The Covey Center for the Arts’ production of “The Legend of Sleepy Hollow” combines humor with horror to create a unique experience for audience members.
Washington Irving’s classic story, as dramatized by Kathryn Schultz Miller and directed by Jarom Brown, is perfect for getting into the Halloween spirit this season.
The play takes audiences back to Puritan New England where stories of witches, demons and ghosts haunt the town. The new school master of Sleepy Hollow, Ichabod Crane, finds himself in frightening predicaments as he navigates life, love, fear and the church bridge.
The set was in a black-box theater and conveyed a creepy country town, but it was the lighting that changed the mood from a warm autumn afternoon to a dark night through the use of black-lights and warm amber lights. This setting was the perfect atmosphere for the actors to get into character and become the boys and girls of Sleepy Hollow.
Before the opening-night performance of “The Legend of Sleepy Hollow” began, a storyteller told two stories to frighten the audience. Unfortunately, the stories felt out of place and detracted from the theme of the evening. The lack-luster opening was the only downside of this particular performance however.
Funny character quirks and rhythm the actors embodied seemed natural, as did the seventeenth-century body movements.
Shelley Boyd, the dramaturg for “The Legend of Sleepy Hollow,” said that she helped the actors understand the proper etiquette of the time period. She said she worked with the actors on a variety of movements, including how to point and bow properly.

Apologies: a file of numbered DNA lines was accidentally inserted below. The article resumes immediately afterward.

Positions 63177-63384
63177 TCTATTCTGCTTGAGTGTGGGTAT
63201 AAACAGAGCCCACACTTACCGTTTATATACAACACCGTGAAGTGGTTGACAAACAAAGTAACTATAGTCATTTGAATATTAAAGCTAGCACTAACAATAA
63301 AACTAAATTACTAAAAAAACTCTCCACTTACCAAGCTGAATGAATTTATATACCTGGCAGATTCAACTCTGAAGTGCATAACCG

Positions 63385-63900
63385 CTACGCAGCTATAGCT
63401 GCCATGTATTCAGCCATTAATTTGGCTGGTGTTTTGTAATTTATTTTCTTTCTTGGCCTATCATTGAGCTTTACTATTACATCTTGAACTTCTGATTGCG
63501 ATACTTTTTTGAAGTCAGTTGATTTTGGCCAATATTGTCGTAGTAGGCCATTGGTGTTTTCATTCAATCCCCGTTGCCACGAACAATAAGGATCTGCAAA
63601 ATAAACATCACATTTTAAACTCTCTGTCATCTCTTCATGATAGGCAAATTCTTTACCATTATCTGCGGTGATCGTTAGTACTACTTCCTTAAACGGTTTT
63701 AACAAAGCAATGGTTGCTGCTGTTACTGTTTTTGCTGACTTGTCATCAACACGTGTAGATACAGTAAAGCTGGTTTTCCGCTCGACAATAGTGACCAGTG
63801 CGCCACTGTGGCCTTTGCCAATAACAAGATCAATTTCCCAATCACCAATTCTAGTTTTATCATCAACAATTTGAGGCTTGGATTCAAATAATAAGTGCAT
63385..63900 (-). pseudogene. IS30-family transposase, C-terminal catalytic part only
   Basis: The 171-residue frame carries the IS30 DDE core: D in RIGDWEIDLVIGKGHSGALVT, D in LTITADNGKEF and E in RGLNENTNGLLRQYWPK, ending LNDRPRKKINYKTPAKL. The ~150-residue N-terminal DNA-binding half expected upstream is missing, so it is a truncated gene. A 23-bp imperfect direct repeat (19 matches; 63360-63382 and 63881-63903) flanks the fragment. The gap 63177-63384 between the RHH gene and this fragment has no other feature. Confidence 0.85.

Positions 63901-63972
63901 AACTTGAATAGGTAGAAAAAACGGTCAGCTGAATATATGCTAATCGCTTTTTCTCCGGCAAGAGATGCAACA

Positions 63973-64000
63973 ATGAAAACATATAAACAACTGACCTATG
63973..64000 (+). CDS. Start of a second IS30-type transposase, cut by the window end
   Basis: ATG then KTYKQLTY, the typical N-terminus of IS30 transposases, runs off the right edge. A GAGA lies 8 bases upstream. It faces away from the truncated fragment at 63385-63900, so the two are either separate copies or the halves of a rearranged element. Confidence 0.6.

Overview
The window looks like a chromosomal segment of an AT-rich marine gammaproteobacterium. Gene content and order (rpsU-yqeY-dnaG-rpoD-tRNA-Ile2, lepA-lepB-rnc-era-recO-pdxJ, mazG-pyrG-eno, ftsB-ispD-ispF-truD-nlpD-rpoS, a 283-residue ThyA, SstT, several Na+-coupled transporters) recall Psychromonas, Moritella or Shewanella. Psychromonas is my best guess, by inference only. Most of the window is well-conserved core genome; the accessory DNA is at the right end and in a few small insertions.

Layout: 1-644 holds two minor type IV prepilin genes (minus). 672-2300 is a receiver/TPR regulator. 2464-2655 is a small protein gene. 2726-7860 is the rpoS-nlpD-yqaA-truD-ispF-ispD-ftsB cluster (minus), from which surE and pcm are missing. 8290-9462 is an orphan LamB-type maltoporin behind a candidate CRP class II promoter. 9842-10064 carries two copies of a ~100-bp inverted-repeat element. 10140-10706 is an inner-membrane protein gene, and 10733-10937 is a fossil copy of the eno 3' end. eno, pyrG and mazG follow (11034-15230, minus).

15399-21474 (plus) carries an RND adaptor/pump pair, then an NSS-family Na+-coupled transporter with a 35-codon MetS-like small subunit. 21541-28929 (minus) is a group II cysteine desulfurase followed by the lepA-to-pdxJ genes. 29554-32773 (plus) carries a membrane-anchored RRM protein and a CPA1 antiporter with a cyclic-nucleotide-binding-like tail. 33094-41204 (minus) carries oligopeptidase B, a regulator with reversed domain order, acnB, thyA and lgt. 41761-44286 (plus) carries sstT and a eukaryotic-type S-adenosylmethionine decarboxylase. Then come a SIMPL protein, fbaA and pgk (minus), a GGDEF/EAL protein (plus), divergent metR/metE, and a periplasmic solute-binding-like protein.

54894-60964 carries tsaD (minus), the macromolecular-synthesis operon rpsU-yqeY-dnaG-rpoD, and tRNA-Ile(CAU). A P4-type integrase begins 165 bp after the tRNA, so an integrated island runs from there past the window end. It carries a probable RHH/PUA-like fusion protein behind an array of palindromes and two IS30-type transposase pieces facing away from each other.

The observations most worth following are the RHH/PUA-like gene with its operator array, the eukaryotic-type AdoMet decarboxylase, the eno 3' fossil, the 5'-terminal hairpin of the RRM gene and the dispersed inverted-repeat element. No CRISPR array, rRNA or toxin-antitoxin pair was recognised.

Tyler Fox, with his sharp movements and nervous demeanor, played an impeccable Ichabod Crane. Fox’s performance was the highlight of the evening and his interactions with and reactions to the other actors were natural and hilarious.
While the entire performance had some good scary moments, the most frightening was the appearance of the “Headless Horseman.” The costume for the horseman was great, but the unknown actor inside was able to instill fear into the audience with the large pumpkin he held as his makeshift head.
Douglas Bowen, who attended with his wife for their second anniversary, said the performance was “just the right mix of comedy, suspense and thrill.” His wife Callie said it was funnier than she had expected.
“The Legend of Sleepy Hollow” runs Oct. 8-31 at the Covey Center for the Arts. For tickets and showtimes, visit the Covey’s webpage.